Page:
Normally, when Express critics haven't yet seen a new movie, the editorial assistant is asked to compile a short, neutral synopsis of the film based on promotional materials and other sources. These capsules are not true reviews, and should not imply that the writer has seen the movie. For instance, our entire March 5 synopsis of the film The Son simply said: "In Belgium's official submission for the Foreign Language Oscar, a carpentry instructor at a teen rehab center refuses to take a new boy as his apprentice, yet takes to shadowing the kid both inside and outside of rehab."
Geffen, who holds a master's degree in English and creative writing from Mills College and whose résumé boasted significant prior editorial experience -- including stints with Urbanview, Curve, and Addison-Wesley Publishing -- said she was under the impression it was acceptable to cull reviews from online sources.
In an interview this week, Geffen, whose work was otherwise exemplary, said she simply was overwhelmed: "I had, like, five minutes to put these things together on a Monday, literally five minutes. There was no malicious intent. I only did it because I heard 'yes' when I asked whether it was okay. ... I was just doing what I was told."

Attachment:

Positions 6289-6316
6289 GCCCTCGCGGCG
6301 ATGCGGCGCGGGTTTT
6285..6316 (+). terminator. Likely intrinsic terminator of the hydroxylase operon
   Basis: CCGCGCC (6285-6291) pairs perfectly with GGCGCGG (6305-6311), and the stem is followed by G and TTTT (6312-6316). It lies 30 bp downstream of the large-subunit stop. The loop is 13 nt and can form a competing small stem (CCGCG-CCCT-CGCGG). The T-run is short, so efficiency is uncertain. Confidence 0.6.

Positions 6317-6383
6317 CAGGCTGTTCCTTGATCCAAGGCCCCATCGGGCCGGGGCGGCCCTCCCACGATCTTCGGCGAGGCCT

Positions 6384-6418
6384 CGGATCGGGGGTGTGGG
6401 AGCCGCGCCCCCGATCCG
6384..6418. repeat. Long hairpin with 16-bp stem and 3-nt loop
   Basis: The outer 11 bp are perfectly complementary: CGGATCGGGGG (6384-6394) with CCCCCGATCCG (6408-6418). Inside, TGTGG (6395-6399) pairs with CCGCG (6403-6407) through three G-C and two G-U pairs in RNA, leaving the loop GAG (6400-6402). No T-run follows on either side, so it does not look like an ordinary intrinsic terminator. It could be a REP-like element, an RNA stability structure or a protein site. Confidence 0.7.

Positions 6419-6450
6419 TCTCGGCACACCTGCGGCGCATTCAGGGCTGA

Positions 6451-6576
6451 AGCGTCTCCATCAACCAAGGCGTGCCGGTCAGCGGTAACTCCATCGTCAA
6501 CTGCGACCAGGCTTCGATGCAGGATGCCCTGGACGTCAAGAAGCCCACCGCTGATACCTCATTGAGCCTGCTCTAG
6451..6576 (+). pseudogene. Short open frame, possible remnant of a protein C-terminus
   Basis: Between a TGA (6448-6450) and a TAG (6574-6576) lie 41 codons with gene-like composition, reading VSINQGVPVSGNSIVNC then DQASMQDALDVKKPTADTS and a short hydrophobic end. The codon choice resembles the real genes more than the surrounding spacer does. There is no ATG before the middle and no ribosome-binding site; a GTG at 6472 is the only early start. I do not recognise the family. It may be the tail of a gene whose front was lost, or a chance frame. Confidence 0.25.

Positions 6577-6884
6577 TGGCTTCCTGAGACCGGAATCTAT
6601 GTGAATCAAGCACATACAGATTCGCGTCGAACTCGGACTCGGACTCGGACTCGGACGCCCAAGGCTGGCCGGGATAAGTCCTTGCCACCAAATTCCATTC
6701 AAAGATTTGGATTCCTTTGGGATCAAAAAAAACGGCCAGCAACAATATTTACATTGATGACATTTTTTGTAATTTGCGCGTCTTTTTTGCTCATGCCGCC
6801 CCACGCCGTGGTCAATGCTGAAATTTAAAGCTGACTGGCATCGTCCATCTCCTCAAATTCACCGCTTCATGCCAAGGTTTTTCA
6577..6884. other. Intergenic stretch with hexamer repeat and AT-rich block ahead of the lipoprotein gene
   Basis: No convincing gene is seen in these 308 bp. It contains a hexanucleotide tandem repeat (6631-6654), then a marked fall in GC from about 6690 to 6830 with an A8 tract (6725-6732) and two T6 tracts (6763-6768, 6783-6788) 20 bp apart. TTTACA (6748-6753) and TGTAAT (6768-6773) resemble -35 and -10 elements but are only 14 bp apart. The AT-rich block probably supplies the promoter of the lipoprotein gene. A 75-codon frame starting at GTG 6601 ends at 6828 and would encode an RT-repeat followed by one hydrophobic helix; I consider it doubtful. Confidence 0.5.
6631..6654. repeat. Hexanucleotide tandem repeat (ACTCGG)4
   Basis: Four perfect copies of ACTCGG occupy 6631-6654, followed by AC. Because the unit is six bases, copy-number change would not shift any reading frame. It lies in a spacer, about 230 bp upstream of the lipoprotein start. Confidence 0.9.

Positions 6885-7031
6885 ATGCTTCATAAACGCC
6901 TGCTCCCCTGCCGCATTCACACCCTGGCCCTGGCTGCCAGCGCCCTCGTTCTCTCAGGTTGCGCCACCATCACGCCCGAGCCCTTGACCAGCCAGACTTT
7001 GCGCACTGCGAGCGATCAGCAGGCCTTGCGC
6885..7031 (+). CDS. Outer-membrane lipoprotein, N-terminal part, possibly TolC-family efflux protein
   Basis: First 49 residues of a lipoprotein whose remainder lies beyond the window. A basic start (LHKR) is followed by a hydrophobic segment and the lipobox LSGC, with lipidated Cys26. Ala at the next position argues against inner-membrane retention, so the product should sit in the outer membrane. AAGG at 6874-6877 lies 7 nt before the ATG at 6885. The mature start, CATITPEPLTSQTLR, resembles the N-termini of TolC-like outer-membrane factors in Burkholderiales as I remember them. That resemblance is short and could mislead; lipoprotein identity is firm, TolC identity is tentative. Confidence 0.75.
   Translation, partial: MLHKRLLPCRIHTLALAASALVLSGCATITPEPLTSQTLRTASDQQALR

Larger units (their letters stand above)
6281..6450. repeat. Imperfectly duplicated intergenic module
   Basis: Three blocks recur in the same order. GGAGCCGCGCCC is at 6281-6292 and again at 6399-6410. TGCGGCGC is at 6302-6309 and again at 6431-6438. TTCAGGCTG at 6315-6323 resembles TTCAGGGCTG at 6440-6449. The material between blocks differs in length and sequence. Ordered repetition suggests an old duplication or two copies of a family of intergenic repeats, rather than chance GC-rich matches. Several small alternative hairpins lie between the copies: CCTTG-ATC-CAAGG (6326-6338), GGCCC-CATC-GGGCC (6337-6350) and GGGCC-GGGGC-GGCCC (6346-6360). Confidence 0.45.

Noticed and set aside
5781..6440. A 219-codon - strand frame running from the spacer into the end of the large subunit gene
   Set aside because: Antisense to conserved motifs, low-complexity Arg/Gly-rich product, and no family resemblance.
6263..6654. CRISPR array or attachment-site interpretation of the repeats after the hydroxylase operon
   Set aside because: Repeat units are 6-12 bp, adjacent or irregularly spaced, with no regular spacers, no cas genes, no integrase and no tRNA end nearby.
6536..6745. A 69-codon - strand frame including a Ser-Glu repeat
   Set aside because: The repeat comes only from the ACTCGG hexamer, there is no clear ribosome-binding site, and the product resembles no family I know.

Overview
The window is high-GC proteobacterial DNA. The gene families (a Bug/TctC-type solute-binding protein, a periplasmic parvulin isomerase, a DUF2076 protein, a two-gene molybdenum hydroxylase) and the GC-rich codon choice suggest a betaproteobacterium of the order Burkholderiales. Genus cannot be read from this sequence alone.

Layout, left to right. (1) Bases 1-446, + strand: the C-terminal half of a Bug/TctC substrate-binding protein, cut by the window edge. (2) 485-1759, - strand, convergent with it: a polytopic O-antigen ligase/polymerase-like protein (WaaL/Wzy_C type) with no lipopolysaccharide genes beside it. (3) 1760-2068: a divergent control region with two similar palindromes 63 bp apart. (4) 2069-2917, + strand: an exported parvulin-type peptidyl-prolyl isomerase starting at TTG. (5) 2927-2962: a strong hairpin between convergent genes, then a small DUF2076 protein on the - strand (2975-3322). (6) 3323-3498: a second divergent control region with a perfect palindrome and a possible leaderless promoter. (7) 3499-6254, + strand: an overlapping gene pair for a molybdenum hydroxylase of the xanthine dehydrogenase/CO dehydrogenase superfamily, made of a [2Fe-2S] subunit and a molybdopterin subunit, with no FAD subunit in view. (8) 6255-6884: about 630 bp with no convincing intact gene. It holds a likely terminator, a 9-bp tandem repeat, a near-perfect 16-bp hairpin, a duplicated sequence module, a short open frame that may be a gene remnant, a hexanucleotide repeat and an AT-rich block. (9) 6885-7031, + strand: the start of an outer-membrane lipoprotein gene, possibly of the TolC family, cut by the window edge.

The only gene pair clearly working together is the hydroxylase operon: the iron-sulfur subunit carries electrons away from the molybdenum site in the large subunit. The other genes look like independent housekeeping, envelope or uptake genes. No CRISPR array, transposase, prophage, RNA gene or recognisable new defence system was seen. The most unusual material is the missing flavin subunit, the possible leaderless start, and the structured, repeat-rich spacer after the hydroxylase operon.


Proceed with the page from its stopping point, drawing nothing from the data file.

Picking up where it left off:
Her predecessor, Stefanie Kalem, who is now assistant calendar editor, recalls directing Geffen to the Internet for basic story lines and general information, but says she made it clear that the capsules should be original and not include more than a cursory summary of the plot.
Express Editor Stephen Buel, Geffen's supervisor, typically reads the new capsule film reviews each week before publication. Buel says he failed to notice that Geffen was writing subjectively about films that she obviously had not seen, and concedes that the practice could have been detected and avoided if he had paid more attention to the film listings.
While any newsroom employee should know better than to crib someone else's work, the editors were remiss in not making certain everyone on their staff understood that. The Express wishes to extend an apology to its readers and anyone affected. We will take steps to ensure this episode is not repeated. -- The Editors
The $64 question: Last fall, the Oakland City Council heroically defeated a Public Works proposal to double fines for cars parked in street-sweeping zones from $32 to a whopping $64. At the time, councilmembers argued that the increase was too steep, that the zones sometimes made it hard to find parking in congested neighborhoods and, since some neighborhoods had been able to "opt-out" of the program completely and avoid street-sweeping hassles, that the increased fees would unfairly apply only to selected areas. Then-council candidate Jean Quan collected six hundred signatures opposing the fee increase. "I talked to one mother who said if she oversleeps and gets a ticket, $64 would be her grocery bill for the week," she told the Oakland Tribune. The council voted instead to raise the fine to $42. As is, that's $9 more than a street-sweeping ticket in San Francisco. That increase went into effect on January 1.